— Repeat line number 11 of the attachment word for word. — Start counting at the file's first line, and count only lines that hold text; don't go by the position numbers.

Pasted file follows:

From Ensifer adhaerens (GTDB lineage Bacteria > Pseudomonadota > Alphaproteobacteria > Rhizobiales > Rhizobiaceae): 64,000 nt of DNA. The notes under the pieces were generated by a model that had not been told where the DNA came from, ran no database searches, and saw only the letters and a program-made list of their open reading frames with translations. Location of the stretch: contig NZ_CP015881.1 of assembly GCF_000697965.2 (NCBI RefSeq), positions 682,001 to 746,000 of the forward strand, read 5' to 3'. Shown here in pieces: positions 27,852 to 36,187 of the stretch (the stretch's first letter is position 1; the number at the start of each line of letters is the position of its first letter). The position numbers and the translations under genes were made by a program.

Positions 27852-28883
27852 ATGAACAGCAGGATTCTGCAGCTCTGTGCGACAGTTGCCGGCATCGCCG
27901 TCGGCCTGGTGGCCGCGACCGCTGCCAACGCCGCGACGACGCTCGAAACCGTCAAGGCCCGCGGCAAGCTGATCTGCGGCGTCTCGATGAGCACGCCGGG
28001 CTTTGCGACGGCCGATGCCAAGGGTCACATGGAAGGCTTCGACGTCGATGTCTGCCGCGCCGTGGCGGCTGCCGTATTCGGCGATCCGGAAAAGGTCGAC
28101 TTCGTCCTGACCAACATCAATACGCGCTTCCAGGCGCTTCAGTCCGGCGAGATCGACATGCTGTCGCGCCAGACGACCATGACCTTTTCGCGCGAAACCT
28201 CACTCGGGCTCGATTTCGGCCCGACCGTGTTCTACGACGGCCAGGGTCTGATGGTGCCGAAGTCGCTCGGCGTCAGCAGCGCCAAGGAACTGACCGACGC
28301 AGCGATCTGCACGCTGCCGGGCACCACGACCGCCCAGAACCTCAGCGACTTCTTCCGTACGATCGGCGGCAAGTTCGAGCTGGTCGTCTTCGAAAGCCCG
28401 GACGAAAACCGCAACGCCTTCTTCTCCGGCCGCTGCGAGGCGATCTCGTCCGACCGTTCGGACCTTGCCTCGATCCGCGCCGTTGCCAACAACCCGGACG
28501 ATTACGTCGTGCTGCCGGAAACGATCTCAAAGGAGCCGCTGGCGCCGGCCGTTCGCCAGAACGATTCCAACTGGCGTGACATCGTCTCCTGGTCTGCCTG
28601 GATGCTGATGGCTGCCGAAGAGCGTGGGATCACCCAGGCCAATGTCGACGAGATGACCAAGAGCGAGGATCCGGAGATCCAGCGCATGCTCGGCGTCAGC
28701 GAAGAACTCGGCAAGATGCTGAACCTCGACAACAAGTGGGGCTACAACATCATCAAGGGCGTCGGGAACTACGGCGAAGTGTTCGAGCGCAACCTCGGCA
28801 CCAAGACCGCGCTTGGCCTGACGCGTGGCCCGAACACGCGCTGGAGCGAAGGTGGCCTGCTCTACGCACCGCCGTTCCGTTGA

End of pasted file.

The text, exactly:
28601 GATGCTGATGGCTGCCGAAGAGCGTGGGATCACCCAGGCCAATGTCGACGAGATGACCAAGAGCGAGGATCCGGAGATCCAGCGCATGCTCGGCGTCAGC